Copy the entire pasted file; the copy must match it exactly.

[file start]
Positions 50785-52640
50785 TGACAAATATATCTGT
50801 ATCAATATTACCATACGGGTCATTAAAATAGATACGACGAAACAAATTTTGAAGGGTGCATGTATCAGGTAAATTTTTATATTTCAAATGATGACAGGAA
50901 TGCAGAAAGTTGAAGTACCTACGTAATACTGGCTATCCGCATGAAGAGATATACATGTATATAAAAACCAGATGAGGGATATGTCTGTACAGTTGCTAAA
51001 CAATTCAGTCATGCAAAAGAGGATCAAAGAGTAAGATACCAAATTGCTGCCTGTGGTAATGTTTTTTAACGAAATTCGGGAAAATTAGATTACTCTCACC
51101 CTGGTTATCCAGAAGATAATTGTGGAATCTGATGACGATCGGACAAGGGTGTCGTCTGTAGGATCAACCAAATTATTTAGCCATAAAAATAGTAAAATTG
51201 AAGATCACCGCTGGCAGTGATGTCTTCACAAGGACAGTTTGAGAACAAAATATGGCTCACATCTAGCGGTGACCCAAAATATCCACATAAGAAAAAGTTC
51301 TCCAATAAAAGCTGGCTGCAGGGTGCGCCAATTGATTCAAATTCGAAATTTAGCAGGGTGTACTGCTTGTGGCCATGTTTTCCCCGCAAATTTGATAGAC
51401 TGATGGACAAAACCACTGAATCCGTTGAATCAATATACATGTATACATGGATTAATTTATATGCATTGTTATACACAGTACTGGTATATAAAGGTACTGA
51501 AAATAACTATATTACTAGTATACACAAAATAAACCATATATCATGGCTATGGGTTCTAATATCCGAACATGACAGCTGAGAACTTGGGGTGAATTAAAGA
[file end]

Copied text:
Positions 50785-52640
50785 TGACAAATATATCTGT
50801 ATCAATATTACCATACGGGTCATTAAAATAGATACGACGAAACAAATTTTGAAGGGTGCATGTATCAGGTAAATTTTTATATTTCAAATGATGACAGGAA
50901 TGCAGAAAGTTGAAGTACCTACGTAATACTGGCTATCCGCATGAAGAGATATACATGTATATAAAAACCAGATGAGGGATATGTCTGTACAGTTGCTAAA
51001 CAATTCAGTCATGCAAAAGAGGATCAAAGAGTAAGATACCAAATTGCTGCCTGTGGTAATGTTTTTTAACGAAATTCGGGAAAATTAGATTACTCTCACC
51101 CTGGTTATCCAGAAGATAATTGTGGAATCTGATGACGATCGGACAAGGGTGTCGTCTGTAGGATCAACCAAATTATTTAGCCATAAAAATAGTAAAATTG
51201 AAGATCACCGCTGGCAGTGATGTCTTCACAAGGACAGTTTGAGAACAAAATATGGCTCACATCTAGCGGTGACCCAAAATATCCACATAAGAAAAAGTTC
51301 TCCAATAAAAGCTGGCTGCAGGGTGCGCCAATTGATTCAAATTCGAAATTTAGCAGGGTGTACTGCTTGTGGCCATGTTTTCCCCGCAAATTTGATAGAC
51401 TGATGGACAAAACCACTGAATCCGTTGAATCAATATACATGTATACATGGATTAATTTATATGCATTGTTATACACAGTACTGGTATATAAAGGTACTGA
51501 AAATAACTATATTACTAGTATACACAAAATAAACCATATATCATGGCTATGGGTTCTAATATCCGAACATGACAGCTGAGAACTTGGGGTGAATTAAAGA